Which water formed Australian sediment-hosted precious and potch opal?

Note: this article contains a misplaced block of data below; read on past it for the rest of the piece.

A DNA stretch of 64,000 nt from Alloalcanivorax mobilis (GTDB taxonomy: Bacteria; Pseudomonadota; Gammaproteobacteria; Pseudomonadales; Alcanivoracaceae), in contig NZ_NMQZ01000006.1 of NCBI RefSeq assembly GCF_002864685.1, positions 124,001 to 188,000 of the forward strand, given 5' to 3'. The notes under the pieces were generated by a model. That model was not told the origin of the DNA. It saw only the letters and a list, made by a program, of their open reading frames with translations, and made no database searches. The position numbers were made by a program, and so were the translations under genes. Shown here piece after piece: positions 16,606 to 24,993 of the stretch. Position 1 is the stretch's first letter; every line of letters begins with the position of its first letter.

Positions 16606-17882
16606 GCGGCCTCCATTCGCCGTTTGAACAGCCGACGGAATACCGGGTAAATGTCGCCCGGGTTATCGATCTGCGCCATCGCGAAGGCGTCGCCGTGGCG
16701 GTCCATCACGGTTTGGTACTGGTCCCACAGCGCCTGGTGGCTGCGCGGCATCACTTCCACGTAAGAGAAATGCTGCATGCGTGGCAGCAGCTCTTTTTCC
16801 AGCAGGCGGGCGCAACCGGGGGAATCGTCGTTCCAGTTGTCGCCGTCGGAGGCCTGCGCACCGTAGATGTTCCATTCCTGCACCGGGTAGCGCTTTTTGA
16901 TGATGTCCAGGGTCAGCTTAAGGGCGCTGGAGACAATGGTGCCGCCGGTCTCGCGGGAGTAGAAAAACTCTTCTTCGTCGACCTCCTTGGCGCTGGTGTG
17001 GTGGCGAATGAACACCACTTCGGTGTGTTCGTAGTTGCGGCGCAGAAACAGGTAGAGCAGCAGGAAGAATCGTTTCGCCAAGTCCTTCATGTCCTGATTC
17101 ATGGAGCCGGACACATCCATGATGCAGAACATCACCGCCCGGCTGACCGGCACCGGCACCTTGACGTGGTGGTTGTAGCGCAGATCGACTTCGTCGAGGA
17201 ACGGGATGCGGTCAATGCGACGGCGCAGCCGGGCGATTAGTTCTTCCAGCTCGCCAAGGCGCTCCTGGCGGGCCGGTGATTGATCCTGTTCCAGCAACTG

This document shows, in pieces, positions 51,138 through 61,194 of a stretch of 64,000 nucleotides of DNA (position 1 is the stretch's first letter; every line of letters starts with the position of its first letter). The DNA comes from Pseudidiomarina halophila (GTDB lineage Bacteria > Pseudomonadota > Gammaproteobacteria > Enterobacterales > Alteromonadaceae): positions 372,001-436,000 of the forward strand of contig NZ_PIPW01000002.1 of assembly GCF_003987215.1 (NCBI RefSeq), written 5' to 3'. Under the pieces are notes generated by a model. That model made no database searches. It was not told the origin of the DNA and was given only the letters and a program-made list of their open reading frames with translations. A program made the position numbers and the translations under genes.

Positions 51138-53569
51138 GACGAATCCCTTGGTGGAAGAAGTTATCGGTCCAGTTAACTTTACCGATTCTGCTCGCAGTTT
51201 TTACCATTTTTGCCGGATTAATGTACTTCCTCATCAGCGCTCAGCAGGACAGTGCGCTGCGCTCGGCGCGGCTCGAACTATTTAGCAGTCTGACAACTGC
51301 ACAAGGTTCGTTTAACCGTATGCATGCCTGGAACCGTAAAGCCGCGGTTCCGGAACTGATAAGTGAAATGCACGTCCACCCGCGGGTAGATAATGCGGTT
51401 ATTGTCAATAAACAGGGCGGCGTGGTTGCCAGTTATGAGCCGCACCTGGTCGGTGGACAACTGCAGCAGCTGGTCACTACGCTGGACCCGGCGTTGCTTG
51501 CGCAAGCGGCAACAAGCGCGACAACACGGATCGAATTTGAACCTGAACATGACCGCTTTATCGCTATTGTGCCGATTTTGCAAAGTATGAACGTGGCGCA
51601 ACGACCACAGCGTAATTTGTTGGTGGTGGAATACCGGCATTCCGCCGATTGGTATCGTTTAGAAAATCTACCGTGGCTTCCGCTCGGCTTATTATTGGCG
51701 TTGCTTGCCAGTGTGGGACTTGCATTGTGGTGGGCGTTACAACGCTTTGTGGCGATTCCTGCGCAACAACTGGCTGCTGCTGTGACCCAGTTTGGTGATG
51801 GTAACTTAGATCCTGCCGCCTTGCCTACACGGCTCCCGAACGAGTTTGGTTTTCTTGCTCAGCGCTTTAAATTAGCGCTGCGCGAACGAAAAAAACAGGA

The means and timing of the formation of Australian sediment-hosted precious opal remain a subject of continuing debate. In this study, the question of which water formed the opal is addressed by examination of rare earth element data for opals and host rocks. The available data, mainly for Lightning Ridge, NSW, suggest a positive Eu anomaly, relative to the neighbouring Sm and Dy, occurs in opals whereas no such anomaly was found for the weathered Cretaceous sediments hosting the opal. Such anomalies may be inherited from the source rock with a similar positive Eu anomaly or generated in situ by severe reduction. There is no indication of major reduction processes during the opal formation that could have led to such a Eu anomaly so this is likely inherited from a source rock. As the opal host rocks did not show this anomaly, the source rocks must be external to the opal fields. Calcite cements within rocks hosting the aquifers of the Eromanga and Surat basins of the Great Artesian Basin have been reported to have a positive Eu anomaly, which strongly suggests that opal was formed by upwelling Great Artesian Basin artesian waters. This work has also highlighted variations in trace-element concentrations in opals, which indicate significant variation in the source water composition during opal formation or different water sources were involved. Either of these is indicative of the source for the opal with its trace elements derived from external sources. These conclusions have significant implications to considerations of how opal formed, and hence, for the exploration for other deposits and to the chemistry and timing that led to the formation of opal.